The West Demi-Bastion is the part of the southwestern wall that projects into the dry ditch. The southern half of the fort is built in the Vauban architectural style, an 18th century system based around the creation of a crossfire using bastions and demi-bastions. 19th century advances in artillery rendered this style obsolete, so the northern half of the fort is built in a cheaper and more efficient Prussian system called the "Polygonal Trace" which concentrates the firepower of the Fort in the direction of an anticipated attack.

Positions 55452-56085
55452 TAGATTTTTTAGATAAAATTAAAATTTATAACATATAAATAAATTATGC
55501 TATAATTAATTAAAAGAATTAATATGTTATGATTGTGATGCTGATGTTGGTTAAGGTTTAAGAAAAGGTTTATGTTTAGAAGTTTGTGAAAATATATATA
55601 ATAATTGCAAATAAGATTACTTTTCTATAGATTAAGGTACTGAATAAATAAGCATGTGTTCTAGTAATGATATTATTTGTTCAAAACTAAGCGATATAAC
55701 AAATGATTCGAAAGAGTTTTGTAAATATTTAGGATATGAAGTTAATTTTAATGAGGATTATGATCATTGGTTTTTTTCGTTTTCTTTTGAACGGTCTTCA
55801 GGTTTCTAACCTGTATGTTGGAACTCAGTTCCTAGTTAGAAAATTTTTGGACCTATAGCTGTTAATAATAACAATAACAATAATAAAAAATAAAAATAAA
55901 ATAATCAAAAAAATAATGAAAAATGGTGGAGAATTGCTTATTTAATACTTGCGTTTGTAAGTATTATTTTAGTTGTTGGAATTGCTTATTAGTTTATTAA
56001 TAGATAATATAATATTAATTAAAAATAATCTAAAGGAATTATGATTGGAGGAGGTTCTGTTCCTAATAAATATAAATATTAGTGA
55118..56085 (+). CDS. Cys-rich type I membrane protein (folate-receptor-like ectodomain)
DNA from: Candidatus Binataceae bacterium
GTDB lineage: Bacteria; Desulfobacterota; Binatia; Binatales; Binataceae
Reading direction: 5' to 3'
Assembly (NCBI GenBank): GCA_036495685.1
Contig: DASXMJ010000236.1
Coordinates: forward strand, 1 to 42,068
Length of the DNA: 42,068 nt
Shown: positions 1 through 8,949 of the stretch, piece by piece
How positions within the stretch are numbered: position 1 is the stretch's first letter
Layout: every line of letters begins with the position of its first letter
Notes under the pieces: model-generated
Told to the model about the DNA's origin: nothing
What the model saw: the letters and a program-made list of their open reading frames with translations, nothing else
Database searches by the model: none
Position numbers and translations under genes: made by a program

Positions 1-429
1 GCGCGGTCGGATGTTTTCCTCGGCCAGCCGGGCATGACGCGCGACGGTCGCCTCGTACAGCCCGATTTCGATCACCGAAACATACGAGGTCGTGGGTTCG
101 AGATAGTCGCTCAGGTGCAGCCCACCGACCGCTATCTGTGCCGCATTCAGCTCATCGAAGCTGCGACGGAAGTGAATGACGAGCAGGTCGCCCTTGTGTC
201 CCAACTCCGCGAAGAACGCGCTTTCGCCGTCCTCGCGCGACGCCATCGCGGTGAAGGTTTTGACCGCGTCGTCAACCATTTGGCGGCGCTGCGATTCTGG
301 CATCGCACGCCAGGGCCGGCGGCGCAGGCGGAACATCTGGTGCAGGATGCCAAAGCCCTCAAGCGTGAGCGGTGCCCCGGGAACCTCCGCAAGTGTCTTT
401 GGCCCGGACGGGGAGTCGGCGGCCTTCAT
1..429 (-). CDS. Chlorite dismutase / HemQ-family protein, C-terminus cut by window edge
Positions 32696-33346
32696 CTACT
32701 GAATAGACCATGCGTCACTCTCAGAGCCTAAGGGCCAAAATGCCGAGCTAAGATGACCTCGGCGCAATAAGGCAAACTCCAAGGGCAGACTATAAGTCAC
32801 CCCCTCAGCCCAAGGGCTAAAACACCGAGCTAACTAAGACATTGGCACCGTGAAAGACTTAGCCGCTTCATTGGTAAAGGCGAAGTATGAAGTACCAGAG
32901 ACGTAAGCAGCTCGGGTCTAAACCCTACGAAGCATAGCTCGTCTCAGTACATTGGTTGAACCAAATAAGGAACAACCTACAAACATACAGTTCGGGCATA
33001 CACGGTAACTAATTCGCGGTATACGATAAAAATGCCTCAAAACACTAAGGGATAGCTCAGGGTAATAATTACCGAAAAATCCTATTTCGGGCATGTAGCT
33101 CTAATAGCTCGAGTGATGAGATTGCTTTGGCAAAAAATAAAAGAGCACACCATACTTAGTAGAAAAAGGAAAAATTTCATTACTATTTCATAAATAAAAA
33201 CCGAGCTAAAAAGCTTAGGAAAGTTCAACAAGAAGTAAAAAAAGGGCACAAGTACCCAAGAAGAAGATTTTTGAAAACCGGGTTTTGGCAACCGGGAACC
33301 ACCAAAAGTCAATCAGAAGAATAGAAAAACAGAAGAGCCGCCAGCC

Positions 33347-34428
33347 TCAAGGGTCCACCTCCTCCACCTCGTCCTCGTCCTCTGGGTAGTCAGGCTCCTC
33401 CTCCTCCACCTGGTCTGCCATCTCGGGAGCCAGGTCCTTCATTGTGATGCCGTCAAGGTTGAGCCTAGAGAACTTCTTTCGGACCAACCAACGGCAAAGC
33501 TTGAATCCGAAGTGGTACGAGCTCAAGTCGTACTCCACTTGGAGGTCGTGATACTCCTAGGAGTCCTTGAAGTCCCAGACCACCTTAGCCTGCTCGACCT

The arch structures built into the wall are known as "casemates." When hit by a projectile, the bricks of the archways would compact together rather than collapsing in on themselves. Above the archway is a layer of rubble masonry, then a layer of flagging stone, then three feet of refuse stone and gravel. These layers would deaden the shock if a projectile were to strike the ramparts.